CSS Student Colloquium: Emily Rose Dainty
A pluralistic model of disability: The ethics of preimplantation genetic testing for achondroplasia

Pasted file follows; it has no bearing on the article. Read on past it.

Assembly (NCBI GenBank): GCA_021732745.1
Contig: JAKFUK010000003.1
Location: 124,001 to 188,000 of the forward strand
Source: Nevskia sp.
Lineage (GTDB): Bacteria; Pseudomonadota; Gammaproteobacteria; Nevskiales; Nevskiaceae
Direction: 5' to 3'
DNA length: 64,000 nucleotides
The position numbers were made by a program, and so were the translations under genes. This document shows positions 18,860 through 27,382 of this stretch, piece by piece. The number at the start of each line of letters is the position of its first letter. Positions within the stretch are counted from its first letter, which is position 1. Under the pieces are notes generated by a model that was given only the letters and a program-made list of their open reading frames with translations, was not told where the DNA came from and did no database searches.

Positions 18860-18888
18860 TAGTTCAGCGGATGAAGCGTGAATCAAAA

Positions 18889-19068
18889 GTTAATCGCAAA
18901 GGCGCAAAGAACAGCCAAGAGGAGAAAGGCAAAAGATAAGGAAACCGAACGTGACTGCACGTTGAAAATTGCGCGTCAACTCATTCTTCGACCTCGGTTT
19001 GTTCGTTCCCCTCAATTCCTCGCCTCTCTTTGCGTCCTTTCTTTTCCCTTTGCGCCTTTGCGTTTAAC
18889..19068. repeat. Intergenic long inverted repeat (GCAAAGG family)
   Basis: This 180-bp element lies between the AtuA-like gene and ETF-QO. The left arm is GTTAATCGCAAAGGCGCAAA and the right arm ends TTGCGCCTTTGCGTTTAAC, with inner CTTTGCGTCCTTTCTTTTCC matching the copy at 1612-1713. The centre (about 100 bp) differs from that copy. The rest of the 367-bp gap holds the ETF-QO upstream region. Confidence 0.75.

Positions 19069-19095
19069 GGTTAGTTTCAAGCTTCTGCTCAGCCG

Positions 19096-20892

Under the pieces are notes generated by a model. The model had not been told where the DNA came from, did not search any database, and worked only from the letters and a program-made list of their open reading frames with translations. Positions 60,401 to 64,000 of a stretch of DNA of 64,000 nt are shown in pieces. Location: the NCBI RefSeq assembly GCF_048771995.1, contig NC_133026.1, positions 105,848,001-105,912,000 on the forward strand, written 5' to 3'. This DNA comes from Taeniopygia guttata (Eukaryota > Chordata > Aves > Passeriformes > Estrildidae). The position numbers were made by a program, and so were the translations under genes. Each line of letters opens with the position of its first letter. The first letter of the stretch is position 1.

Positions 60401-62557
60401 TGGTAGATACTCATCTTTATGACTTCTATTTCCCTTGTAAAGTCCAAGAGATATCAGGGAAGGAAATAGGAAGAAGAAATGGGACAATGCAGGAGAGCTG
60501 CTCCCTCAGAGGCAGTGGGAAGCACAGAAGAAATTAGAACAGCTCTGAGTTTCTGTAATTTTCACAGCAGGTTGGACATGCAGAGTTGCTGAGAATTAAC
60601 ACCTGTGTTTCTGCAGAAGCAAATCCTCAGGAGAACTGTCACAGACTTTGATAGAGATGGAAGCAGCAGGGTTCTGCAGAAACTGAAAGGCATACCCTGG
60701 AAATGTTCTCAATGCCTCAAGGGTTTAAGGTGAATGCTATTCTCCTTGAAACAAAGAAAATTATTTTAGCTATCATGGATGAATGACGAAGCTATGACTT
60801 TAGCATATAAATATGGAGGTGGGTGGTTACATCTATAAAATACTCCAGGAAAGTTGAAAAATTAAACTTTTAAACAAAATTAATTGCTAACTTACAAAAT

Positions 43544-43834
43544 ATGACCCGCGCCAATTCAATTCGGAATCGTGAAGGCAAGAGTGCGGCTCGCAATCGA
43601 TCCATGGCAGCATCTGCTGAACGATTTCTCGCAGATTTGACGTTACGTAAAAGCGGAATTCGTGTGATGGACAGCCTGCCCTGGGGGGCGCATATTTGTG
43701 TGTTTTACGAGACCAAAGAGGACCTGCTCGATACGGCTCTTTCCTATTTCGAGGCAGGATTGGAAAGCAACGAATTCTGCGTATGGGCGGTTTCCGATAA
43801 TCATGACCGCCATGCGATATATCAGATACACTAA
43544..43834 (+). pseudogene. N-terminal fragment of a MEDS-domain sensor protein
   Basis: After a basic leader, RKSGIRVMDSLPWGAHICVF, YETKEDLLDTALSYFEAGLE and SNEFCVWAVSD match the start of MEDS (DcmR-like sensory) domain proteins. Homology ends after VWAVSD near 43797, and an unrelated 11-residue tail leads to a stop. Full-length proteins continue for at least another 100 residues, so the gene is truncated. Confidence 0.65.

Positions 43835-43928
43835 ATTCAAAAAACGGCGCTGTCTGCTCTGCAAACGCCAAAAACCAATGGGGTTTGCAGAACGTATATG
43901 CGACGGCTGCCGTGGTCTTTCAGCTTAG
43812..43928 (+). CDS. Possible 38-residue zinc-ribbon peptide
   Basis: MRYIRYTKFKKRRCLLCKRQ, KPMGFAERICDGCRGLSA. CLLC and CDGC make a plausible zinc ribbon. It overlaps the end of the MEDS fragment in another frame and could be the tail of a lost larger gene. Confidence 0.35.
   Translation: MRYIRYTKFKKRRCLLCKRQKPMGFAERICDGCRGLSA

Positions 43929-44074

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Models of disability are often disputed when discussing ethical dilemmas involving people with disabilities. To resolve these discussions, I suggest we combine Beauchamp and Childress' four principles of Bioethics with a pluralistic model of disability. By doing so, one can identify all ethical sides of cases involving disability, not just one. This is in comparison to using one model/definition of disability which is too restrictive. To present this idea, I utilise a case study of the ethics of preimplantation genetic testing for achondroplasia (dwarfism). In this case study I examine the ethical outcomes from Beauchamp and Childress' four principles of bioethics with three models of disability: The Medical Model, The Social Model, and The Biopsychosocial Model. These models lead us to different ethical conclusions from the four principles, informing that using just one model of disability is ethically misleading. I finally suggest that once the pluralistic investigation has been made, a dialogue with people with disabilities is to be had to make the most appropriate and ethical decision for the case.